Question about Australian Crocodiles

by Enya Dunleavy

Saltwater Crocodile

Saltwater Crocodile

My name is Enya I know this sounds stupid Queensland would you actually come face to face with a crocodile when swimming in a lake/river...I'm from Ireland by the way soooo...I don't have koalas in my back garden!!! (:^P

Rita's response - Australian crocodiles

Hi Enya,

There is no stupid question, don't worry.

There are two kinds of crocodiles in Australia, the saltwater croc and the freshwater or Johnston crocodile.
The names are a bit misleading, as the saltie can also tolerate fresh water, actually much better than the Johnston croc likes salty water.

You won't find crocodiles everywhere in Queensland. Both species live along the coastline from Broome (Western Australia) to Rockhampton in Queensland.

The saltwater crocodile lives in river estuaries, billabongs and swamps. They compete with each other for territory. Saltwater crocs are about 5 m (sometimes up to 7m) long. Their weight can be up to 1 tonne (1000 kilograms).
They are the largest living reptiles, and yes, they are dangerous. To prevent any troubles, please obey the crocodile warning signs anywhere in tropical Australia. You really shouldn't swim in a river / billabong when there is the danger that you can meet a saltie.

The are much smaller, and not very dangerous. Of course, when they feel disturbed they can bite. But they won't kill humans.
Freshies live about in the same region, although they move slightly further to the inland. They love rocky gorges where you can see them sun-basking on warm days.


Comments for Question about Australian Crocodiles

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Apr 04, 2024
Crocodiles behaviour
by: Stanley Ozies

Hi, my question is about tour guides on the Adelaide river or other tours attractions in the northern territory. Is it a good or bad idea for for tour guides to dangle a peace of bait on the end of a pole. To encourage crocodiles to jump out of the water to show what these creatures what they are capable of, it annoys me to possibly think that they are teaching these crocs to launch themselves in small boats of recreational Fishman ??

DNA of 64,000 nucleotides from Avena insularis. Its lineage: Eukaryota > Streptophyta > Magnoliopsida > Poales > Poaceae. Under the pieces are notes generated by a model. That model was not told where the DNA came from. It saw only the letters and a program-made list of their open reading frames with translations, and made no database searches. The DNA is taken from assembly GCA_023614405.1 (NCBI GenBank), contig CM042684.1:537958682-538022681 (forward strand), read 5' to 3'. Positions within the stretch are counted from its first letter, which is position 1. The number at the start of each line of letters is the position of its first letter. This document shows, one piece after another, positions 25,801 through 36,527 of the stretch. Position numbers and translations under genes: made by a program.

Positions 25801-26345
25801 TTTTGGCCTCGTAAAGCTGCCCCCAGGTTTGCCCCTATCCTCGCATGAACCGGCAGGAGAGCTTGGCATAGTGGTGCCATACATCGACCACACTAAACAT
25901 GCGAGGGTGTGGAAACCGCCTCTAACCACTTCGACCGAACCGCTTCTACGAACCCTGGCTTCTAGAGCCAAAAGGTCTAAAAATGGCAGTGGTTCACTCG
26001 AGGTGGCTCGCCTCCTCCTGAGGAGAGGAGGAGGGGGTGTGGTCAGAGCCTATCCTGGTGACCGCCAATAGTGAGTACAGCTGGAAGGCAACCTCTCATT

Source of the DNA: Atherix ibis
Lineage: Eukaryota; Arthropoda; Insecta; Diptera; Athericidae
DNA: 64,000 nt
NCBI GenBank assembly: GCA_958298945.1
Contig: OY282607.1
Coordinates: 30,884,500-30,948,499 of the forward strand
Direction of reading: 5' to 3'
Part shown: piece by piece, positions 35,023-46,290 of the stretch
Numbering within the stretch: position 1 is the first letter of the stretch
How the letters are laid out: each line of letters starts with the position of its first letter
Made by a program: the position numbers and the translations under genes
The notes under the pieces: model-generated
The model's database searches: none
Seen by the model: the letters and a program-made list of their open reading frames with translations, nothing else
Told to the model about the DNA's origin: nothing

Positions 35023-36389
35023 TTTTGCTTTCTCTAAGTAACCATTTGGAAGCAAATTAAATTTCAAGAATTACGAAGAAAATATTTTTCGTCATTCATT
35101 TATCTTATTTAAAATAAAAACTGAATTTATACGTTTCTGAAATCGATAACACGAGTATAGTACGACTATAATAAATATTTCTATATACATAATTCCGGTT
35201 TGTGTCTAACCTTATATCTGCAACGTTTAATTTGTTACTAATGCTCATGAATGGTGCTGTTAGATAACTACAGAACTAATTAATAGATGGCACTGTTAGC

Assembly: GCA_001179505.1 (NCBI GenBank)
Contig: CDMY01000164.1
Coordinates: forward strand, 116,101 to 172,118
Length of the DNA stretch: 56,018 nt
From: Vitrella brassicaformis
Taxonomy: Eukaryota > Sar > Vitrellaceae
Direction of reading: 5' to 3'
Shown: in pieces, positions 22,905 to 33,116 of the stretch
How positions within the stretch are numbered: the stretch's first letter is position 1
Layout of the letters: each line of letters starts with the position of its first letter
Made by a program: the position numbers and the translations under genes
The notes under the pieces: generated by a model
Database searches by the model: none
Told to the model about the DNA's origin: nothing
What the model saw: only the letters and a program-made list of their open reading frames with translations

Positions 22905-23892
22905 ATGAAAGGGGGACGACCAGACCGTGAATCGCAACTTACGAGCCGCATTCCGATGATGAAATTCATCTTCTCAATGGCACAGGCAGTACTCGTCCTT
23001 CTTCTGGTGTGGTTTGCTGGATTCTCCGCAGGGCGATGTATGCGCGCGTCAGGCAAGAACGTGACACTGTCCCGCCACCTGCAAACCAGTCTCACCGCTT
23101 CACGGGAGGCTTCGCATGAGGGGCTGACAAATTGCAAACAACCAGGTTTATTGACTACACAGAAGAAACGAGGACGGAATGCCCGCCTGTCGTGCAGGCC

Aug 03, 2022
Ok... NEW
by: peepoo

hello, this is a great source of information 11/10! Great

Jun 24, 2018
Crocodile Dundee?
by: Jill

Crocs have been protected in Australia for about 50 years so their numbers and their daring have increased dramatically.

I live on the beach in North Queensland, where Tourism is the major industry. Croc sightings along the beach are becoming common.

Recently an elderly neighbour was eaten after she became disorientated after choosing the wrong path home after a beach walk.

So, if visitors feel anxious about swimming in the ocean I wouldn't blame them!

Aug 25, 2014
quiet killers
by: rick

top of the morning to you but just to let you know gum trees here kill more people than either sharks or crocs they call them widow makers heavy branches fall off when they are full of moisture even when its not raining but people still camp under them.

Jun 26, 2012
Crocs down under
by: Mike (WAX) W

Yes Enya watch out for the Croc's in Northern Australia. By the way there's no Crocs in Southern Australia, Just 1000kg White Pointer Sharks!

Aug 06, 2011
by: Anonymous

There's no such thing as a stupid question. Only stupid answers.
Saltwater crocs are dangerous and I would always err on the side of caution.
NEVER swim or walk in any murky rivers or creeks where they could be lurking, especially if there are warning signs. You wont see the crocs., but they can, and will see you.
These signs are not put there for fun. They are serious and should always be observed.
Don't stop at a river to wash your hands or have a dip. If you are walking along the side of a river or creek and stop to have a break or a drink, be careful and don't stop at that spot on your way back because crocs will often wait and pounce when you least expect it.
"They are VERY patient" and will stalk their victims with complete and utter stealth.
Do not camp within at least 50 metres from a river or creek, preferably more, as these prehistoric beasts can and will leave the water to drag a victim into the water whilst sleeping.
If you are careful and observe a degree of common sense, then you should be fine.
Cheers and good luck.

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